Picks and Pans Review: Shaken 'n' Stirred

UPDATED 07/15/1985 at 01:00 AM EDT Originally published 07/15/1985 at 01:00 AM EDT

Robert Plant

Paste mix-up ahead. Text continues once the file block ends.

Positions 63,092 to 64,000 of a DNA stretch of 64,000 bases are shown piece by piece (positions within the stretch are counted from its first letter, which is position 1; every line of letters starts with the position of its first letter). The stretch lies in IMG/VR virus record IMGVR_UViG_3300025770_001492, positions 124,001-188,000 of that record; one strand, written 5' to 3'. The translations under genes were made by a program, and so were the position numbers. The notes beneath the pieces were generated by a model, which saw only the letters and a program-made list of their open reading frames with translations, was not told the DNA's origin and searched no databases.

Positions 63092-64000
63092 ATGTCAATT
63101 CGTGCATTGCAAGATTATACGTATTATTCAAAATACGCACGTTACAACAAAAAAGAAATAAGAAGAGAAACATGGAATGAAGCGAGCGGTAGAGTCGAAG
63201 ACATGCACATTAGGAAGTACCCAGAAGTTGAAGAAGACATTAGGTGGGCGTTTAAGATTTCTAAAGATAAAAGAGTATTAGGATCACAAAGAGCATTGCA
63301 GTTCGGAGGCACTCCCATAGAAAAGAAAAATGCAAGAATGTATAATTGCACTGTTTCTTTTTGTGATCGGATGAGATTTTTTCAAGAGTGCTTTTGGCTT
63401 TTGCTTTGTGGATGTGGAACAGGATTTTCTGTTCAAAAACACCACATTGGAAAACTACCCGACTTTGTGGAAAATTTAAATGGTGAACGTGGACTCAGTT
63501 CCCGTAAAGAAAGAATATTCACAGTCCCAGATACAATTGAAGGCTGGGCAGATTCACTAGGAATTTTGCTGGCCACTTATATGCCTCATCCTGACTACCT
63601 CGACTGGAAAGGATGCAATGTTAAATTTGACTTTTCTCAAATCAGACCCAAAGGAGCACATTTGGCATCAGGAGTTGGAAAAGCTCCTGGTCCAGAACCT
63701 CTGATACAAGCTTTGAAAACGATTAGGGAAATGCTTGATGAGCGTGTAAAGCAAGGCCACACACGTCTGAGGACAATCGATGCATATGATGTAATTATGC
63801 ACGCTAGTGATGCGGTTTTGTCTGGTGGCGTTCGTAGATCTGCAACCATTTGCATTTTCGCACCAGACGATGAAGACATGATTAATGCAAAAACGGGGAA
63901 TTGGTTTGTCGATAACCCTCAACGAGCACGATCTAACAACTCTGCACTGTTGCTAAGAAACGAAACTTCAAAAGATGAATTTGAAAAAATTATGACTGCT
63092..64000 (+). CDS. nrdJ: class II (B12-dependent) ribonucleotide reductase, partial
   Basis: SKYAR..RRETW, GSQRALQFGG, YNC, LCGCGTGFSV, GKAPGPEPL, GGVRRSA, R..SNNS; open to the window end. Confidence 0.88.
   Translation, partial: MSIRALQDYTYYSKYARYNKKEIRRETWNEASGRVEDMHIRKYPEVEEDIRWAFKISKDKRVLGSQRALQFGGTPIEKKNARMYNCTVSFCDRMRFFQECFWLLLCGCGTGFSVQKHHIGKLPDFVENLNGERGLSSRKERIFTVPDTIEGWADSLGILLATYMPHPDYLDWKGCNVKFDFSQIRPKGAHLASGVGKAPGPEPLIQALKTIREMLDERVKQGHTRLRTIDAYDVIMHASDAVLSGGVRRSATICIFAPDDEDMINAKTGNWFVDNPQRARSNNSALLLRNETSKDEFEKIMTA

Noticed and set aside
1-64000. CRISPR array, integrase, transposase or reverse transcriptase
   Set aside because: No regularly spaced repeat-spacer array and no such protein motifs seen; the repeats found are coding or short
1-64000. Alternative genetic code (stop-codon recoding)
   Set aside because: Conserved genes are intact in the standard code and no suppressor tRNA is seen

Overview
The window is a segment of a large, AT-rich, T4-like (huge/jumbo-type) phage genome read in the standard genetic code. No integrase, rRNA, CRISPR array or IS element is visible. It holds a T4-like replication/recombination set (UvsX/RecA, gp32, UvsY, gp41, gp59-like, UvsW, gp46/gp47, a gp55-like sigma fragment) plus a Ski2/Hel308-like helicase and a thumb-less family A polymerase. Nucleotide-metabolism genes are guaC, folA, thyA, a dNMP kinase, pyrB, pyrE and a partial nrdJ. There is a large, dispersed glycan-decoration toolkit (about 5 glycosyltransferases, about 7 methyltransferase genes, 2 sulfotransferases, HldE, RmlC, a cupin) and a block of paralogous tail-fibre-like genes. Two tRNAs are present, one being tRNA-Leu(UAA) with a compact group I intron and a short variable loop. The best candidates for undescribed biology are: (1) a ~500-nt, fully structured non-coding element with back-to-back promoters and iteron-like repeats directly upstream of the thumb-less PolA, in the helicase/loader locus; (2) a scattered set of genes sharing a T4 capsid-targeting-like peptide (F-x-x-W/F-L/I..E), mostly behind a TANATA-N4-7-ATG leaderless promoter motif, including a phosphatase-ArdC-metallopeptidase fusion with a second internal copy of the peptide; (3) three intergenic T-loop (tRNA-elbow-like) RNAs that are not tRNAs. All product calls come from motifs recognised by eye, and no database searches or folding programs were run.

The title of Plant's third solo album is a wordplay on James Bond's classic order: "A very dry martini, shaken not stirred." Actually if Plant's music were a cocktail, it would be more like a Harvey Wall-banger or an Alabama Slamma. Plant has again fashioned a sneaky collection of songs that are captivating and pungent. He uses the same helpers as on his previous LPs, Pictures at Eleven and The Principle of Moments: Robbie Blunt on guitar, Paul Martinez on bass and Jezz Woodroffe on keyboards. Ritchie Hayward has replaced Phil Collins, who has 80 or 90 other irons in the fire, on drums. Plant's songs may wander and seem dreamily remote, but usually he slips in an unexpected wrinkle on his melody. While Principle of Moments offered his unique reworking of blues riffs, Shaken 'n' Stirred represents a Plantian dance hop. Little by Little, for instance, is anchored by Martinez's solid bass line. Too Loud is a daft perspective on a rapper's gab. Doo Doo a Do Do sounds closer to Led Zeppelin than anything Plant has done since the band broke up in 1980. Back then it didn't seem Plant was likely to bring off his solo career. He had always appeared to embody Zep's Hobbit-minded preoccupations with the mystical. And Plant's voice, while spirited, was quirky. But he's done all right for himself, thank you, with his albums and the success of last year's Honeydrippers LP, on which he sang. Robert Plant is going to turn into a major star before we know it. (Atlantic)

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